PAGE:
The Kins have an audience, a sense of style, and—a rarity from Microsoft—a coherent philosophy. They're precocious feature phones, with the potential to make mainstream, phone-based social network not suck. So why are they priced like smartphones?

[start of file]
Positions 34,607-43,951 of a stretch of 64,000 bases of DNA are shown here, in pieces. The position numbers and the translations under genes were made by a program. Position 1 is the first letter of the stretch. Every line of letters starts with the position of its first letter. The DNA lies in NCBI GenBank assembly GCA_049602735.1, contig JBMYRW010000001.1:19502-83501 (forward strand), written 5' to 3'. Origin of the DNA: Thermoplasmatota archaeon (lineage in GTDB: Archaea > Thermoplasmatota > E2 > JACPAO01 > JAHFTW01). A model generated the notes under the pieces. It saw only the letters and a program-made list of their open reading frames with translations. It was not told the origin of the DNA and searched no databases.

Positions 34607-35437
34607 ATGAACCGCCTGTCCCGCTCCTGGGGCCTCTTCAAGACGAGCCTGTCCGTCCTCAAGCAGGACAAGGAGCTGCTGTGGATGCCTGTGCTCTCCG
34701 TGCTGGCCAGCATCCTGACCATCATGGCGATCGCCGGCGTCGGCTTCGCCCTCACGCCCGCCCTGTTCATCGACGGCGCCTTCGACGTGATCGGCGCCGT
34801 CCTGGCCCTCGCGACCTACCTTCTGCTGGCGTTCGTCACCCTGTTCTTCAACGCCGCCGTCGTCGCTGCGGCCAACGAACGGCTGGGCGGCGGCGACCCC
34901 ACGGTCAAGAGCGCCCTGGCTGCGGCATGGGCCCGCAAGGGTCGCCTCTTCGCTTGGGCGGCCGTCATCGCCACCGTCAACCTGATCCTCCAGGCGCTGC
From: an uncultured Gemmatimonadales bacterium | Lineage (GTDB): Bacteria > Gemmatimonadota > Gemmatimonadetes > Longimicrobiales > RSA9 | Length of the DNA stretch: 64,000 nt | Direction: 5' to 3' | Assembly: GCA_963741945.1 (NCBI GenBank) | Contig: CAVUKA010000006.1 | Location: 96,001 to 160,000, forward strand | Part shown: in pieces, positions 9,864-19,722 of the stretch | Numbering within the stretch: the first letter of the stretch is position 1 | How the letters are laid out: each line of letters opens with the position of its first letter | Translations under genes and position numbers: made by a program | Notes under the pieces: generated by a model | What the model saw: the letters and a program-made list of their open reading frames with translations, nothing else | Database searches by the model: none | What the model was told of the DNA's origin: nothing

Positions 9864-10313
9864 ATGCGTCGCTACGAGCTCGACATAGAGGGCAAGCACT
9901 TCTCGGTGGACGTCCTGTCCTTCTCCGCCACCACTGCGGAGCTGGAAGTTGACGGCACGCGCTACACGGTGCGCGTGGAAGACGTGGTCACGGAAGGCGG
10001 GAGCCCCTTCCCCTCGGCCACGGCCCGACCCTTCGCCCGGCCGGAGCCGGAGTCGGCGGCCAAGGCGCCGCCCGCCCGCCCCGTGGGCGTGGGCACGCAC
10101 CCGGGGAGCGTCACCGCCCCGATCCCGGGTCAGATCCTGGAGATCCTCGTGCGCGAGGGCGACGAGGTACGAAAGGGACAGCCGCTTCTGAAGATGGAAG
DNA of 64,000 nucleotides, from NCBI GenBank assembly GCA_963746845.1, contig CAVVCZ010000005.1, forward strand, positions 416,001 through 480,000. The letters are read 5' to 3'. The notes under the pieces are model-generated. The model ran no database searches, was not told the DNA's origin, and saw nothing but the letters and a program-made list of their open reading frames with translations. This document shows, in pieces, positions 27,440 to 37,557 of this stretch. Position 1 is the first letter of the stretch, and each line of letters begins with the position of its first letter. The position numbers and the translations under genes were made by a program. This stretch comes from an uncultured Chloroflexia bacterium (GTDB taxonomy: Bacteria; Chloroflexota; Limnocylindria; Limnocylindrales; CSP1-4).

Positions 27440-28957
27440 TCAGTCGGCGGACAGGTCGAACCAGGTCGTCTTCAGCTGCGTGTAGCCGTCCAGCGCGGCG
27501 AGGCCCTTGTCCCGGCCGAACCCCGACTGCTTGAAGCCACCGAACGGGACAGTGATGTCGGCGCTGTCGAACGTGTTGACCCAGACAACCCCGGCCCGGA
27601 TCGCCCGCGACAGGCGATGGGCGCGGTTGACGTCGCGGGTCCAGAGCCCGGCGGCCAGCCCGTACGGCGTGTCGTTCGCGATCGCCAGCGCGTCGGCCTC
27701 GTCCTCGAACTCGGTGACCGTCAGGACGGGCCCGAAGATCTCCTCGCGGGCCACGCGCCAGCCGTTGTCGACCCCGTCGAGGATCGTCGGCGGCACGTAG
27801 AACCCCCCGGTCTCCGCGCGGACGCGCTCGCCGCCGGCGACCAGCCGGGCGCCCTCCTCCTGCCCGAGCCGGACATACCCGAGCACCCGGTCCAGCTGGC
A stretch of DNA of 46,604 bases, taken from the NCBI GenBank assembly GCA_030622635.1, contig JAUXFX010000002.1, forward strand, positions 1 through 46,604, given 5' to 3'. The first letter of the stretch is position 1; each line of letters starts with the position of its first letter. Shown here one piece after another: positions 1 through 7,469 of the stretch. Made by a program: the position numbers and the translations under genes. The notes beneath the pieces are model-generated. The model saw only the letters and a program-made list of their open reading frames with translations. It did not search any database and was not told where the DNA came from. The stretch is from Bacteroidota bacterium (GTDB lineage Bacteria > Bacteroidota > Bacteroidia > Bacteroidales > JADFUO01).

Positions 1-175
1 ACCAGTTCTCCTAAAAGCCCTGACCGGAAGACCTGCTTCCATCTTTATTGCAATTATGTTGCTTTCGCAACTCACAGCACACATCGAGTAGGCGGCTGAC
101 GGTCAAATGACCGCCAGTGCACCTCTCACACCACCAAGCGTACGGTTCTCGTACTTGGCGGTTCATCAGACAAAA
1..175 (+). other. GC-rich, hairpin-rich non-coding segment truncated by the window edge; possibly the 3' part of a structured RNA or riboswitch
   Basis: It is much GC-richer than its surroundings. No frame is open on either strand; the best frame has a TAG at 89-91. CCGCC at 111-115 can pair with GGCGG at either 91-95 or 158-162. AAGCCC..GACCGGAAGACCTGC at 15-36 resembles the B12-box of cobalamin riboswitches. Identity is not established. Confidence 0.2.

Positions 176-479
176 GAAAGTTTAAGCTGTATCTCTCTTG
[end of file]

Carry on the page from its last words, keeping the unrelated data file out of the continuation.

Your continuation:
Pink. Pin? Knip? Kin. Kin! There we go. Half a year after the mysterious devices were leaked to us, the Kins are up for sale on May 6th. (Thursday.) It's been a long road in terms of rumors, with repeated leaks—renders, shots, spec dumps—scattered throughout the last six months, but in terms or the basic, conceptual core of the phone, it's been a surprisingly short road: We heard Kin, then known by its codename, Pink, would be a phone for young people. It would have Zune integration. It wouldn't be, strictly speaking, a smartphone. Its marketing would be targeted directly and shamelessly at hipsters. And that's what shipped. Two phones, the Kin One and Kin Two, previously known as the Turtle and Pure, respectively, running their own Microsoft operation system.